Keep Your Credit Cards Out of the Compost!
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Q. I was just watching a "Florabest Lawnmower" video at the Facebook page for "The English Garden Magazine"; and the host used grass clippings and shredded paper 'to make a quick compost'. I know you always recommend mulching grass back into the lawn, but there have been times when my grass grew so fast and tall that I needed to bag it. I only have two small trees, so there are no dried leaves for me to rake up in the fall and use. Is it okay to add shredded copier paper and credit card advertisements to my compost pile? I compost a lot of 'green' veggie waste and egg shells.
--- Judy in Columbus, New Jersey (10 miles south of Trenton)
A. This is why I called my Ted Talk on this subject "Everything You Know About Composting is Wrong"; almost a million views—you can watch and put us over the top!)
Now, the video she refers to looks more like an infomercial than an article. No matter what, the guy in it doesn't know how to cut a lawn, mulch, or make compost….
(Other than that….)
He poo-poos using the overpriced mower he's hawking in its mulching setting and instead gets really excited about collecting the clippings and using them unwisely. First, he tosses a huge amount of the fresh wet green clippings up against the trunk of a tiny, soon-to-be-dead tree and calls it 'mulching'. Then he pours the rest of the clippings on top of what looks like shredded office copy paper and calls it a great way to make easy compost. He doesn't even mix it together.
The man should not be allowed out of doors. We're lucky he didn't mow his foot.
For starters, you're supposed to always mulch your clippings back into your lawn because those clips are 10% nitrogen, which is the perfect lawn food. Every time you mulch them back into the lawn they give it a gentle feeding. Every time you take them away, you starve the lawn of its natural food. Always mulch your clippings, give your (cool-season) lawn (of bluegrass and/or fescue) a gentle feeding in the Spring and a bigger one in the late summer and a beautiful lawn you will have! (Feed warm-season grasses in the summer.)
Oh—but what about her 'my grass is too tall'…eh, eh…
"Excuse"? That's called an excuse. And excuses are what you make when you didn't do something right to begin with. A dedicated mulching mower—that's one with a sealed deck and a super-sharp blade—can take almost any height of grass and return it to the turf in the form of a pulverized powder because it keeps cutting and re-cutting the blades of grass inside that sealed deck. I know, because I have mowed really tall grass with my 15-year-old electric dedicated mulching mower (purchased for something below $200 at a big box store) and although it audibly complains when the grass is knee-high, there are no visible clippings when I'm done.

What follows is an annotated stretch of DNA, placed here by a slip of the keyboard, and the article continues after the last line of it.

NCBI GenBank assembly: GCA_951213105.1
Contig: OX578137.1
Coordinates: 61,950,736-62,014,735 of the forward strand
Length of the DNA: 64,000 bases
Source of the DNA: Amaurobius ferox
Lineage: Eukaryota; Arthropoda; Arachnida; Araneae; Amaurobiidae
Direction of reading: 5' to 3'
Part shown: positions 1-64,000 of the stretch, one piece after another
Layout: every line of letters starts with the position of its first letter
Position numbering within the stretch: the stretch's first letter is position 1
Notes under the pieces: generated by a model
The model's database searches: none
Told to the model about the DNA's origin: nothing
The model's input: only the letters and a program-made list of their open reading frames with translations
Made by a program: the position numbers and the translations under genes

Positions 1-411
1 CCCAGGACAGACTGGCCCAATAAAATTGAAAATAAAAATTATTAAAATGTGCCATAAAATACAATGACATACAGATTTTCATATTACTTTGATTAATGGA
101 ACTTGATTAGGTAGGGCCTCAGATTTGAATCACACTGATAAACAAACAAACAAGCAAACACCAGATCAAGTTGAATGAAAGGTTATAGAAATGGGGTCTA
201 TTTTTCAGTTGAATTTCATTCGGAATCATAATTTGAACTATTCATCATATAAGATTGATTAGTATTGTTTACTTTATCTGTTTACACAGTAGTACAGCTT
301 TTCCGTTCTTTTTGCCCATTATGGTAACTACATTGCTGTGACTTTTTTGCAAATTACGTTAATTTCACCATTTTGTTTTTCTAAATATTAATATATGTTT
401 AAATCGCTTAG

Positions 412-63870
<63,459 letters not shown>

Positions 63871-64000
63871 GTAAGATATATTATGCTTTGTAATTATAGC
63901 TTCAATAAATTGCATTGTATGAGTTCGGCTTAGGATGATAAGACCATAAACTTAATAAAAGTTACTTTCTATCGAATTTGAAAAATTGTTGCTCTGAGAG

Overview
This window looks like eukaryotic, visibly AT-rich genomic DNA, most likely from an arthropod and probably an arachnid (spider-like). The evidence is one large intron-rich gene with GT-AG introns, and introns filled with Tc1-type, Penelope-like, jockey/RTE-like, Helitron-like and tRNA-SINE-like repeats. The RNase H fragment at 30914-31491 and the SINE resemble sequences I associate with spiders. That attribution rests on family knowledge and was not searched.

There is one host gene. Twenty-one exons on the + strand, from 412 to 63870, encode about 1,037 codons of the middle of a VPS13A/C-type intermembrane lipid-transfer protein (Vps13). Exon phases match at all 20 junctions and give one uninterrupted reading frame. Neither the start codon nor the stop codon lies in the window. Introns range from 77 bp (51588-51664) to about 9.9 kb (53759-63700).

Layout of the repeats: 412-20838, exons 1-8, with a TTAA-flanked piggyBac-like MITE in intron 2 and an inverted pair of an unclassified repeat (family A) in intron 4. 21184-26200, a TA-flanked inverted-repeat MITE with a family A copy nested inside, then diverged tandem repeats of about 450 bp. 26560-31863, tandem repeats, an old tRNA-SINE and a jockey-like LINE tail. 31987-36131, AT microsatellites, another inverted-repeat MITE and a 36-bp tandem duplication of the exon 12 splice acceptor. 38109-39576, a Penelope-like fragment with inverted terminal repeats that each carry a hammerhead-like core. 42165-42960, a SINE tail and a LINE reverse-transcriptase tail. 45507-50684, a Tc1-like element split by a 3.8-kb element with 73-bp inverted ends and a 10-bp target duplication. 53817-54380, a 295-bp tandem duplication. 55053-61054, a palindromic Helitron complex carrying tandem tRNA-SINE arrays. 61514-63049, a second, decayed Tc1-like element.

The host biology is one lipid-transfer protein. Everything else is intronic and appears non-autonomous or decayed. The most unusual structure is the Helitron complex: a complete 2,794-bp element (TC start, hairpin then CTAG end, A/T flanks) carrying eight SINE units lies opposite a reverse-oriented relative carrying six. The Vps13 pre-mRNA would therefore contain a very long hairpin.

What did the guy in the video's clippings look like?
Longer than my hair in college. The lawn he was cutting was fairly short to begin with, but the clippings were huge. One hopes that the mulching function would have done a better job, but it sure looked to me like he was just trying to sell a cheap mower for a steep price.
And then there's the issue of herbicides. If the lawn he cut was treated with conventional herbicides, those persistent weed-killing chemicals would certainly have killed that little tree. And the compost he claimed he was making would have been deadly to non-grass plants as well.
Luckily, I don't think any kind of compost was going to be made. That big pile of wet grass would have just gotten all stinky and slimy on top of the paper.
And, as we always warn people, there's no nutrition in paper, so even if he mixed it in enough to make 'compost', and even if the clippings weren't treated, the resulting material wouldn't have much nutrition for plants—if any at all. There's nothing for plants in shredded paper, and most—if not all—of the nitrogen in the clippings would just off gas into the air. And our listener asks about using junk mail credit card ads; so now we're talking about slick coated paper, cellophane envelope windows and shredded plastic credit cards. Yuck!
And her veggie waste and eggshells aren't making good compost either. You need the majority of a pile or bin to contain 'dry brown' materials like shredded leaves—or other 'browns' like last year's corn or sunflower stalks.
If she truly has no access to leaves, she should get a worm bin and run her kitchen waste through that. (I love my Worm Tower! The stackable trays make it easy to tell when your finished worm castings are…well, finished! I can't imagine how you would try and handle the contents of one big bin; worm condos are the best—and they have a small footprint!)*
*not paid or provoked to say that; I really do love my Worm Tower. My only regret is that I waited years to get one! And I love my wormies; they're so cute!
Anyway, big piles of garbage outdoors are just going to attract flies and vermin. AND she almost certainly does have access to fall leaves in New Jersey!
Ask neighbors for a couple of bags apiece or rake them up at a public park or schoolyard—or scavenge them from the curb when foolish people throw them away. Leaves are abundant in her area. Oh—and remember when I spoke in Cortez Colorado last month?
I stayed on a ranch run by an intrepid young gardener—hello, Jessica!—who had moved there recently from Oklahoma City. There are few 'dry brown' materials in SW Colorado, so when Jess went back to Oklahoma to visit friends and family a few weeks ago she sent me a photo of her driving back in a pickup truck and trailer, both filled with big plastic trash bags full of leaves.
Where did she find leaves at this time of year???
She scavenged the woods. All somebody in Jersey has to do is scavenge the neighborhood. Leave no leaf unturned!